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Abstract. We survey and present new geometric and combinatorial propertiez of some polyhedra with application in combinatorial optimization, for example, the maxcut and multicommodity flow problems. Namely we consider the volume, symmetry group, facets, vertices, face lattice, diameter, adjacency and incidence relm:ons and connectivity of the metric polytope and its relatives. In partic~dar, using its large symmetry group, we completely describe all the 13 o:bits which form the 275 840 vertices of the 21dimensional metric polytope on 7 nodes and their incidence and adjacency relations. The edge connectivity, the/skeletons and a lifting procedure valid for a large class of vertices of the metric polytope are also given. Finally, we present an ordering of the facets of a polytope, based on their adjacency relations, for the enumeration of its vertices by the double description method. 1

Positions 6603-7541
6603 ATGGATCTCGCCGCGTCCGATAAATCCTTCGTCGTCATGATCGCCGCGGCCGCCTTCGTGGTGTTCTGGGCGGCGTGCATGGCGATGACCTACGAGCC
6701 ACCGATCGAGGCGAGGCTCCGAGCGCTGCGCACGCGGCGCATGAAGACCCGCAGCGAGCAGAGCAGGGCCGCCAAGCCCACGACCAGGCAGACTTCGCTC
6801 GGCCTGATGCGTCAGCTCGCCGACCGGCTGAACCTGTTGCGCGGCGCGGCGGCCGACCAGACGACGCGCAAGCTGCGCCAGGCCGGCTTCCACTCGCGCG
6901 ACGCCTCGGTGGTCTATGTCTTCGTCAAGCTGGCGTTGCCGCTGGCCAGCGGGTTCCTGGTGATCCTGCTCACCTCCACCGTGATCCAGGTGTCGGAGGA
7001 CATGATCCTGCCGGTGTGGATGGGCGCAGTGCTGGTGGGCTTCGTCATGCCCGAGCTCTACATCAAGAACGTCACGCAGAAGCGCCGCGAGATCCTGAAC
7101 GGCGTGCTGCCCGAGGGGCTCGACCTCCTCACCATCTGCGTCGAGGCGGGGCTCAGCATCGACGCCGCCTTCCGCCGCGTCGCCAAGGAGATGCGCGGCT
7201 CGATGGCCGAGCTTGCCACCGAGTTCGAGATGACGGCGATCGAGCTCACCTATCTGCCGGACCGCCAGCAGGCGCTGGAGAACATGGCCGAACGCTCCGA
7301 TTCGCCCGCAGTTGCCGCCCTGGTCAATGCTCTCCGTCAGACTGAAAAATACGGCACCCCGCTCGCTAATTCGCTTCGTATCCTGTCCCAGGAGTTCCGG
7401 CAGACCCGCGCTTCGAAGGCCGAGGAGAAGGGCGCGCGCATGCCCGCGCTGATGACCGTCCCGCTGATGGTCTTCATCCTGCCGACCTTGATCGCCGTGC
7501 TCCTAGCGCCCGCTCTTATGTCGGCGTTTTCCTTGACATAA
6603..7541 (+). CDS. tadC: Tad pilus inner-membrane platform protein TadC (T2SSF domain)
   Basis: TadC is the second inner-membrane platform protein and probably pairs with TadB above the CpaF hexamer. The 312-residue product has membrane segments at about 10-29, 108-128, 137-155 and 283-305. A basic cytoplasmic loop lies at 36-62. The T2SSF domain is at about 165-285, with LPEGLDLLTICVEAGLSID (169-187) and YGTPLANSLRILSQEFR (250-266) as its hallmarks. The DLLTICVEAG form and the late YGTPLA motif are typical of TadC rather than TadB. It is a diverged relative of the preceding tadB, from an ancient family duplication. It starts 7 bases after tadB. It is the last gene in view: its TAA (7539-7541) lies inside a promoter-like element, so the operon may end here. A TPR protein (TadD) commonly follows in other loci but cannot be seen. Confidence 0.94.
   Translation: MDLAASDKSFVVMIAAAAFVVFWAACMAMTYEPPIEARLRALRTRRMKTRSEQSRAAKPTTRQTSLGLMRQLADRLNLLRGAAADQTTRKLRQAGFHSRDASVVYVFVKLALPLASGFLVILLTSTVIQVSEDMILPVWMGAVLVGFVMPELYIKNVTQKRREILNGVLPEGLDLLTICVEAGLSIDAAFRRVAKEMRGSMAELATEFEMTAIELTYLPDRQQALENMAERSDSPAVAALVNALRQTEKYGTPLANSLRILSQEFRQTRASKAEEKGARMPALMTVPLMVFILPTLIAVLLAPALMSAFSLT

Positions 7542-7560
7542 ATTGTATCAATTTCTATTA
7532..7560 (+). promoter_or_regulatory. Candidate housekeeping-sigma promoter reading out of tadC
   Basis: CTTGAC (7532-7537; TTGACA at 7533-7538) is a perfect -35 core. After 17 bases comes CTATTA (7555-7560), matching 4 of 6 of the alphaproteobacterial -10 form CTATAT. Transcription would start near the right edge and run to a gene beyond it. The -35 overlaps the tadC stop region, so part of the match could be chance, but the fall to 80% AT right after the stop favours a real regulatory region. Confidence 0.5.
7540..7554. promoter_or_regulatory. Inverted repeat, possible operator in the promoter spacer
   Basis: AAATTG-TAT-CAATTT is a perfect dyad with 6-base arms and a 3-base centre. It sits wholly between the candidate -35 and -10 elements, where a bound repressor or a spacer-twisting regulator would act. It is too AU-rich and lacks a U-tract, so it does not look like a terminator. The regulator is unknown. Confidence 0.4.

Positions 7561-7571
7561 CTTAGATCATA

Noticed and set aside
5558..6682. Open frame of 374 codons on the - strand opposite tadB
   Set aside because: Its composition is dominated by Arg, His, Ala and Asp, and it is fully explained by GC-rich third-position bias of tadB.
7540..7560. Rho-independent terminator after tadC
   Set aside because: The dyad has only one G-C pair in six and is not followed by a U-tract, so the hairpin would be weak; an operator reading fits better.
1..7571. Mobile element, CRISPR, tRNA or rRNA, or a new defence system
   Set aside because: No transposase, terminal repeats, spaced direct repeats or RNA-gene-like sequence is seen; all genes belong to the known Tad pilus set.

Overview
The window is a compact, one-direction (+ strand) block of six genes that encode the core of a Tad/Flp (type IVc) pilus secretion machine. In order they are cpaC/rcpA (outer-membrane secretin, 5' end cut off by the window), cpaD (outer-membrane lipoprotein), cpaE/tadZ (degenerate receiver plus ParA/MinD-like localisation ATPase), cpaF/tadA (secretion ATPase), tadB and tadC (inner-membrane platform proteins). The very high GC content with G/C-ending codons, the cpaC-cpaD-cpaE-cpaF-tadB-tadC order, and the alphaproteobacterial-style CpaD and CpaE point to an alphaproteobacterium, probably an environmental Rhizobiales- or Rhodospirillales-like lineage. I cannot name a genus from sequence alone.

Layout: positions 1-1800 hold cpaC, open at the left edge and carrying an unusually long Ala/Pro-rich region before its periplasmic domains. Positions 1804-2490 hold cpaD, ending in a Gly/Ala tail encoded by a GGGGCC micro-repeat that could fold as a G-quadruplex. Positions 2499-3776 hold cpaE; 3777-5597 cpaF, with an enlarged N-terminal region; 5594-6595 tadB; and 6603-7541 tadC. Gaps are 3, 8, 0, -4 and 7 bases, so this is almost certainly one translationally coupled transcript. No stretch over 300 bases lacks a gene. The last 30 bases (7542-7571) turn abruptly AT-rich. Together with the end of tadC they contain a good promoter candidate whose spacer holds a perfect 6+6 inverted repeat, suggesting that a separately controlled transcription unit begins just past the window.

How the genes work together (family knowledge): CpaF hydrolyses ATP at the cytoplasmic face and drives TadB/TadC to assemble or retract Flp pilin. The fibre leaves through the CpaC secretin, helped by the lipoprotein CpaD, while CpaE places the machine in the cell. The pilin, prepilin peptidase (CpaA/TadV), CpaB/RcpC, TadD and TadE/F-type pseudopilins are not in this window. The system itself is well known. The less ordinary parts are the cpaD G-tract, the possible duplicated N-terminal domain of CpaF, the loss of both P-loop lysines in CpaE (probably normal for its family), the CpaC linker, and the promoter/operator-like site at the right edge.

Experiments With a Network Design Algorithm Using EpsilonApproximate Linear Programs
, 1998
"... We describe an upperbound algorithm for multicommodity network design problems that relies on new results for approximately solving certain linear programs, and on the greedy heuristic for setcovering problems. 1 Introduction. Network design problems are mixedinteger programs that have the fo ..."
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Cited by 8 (3 self)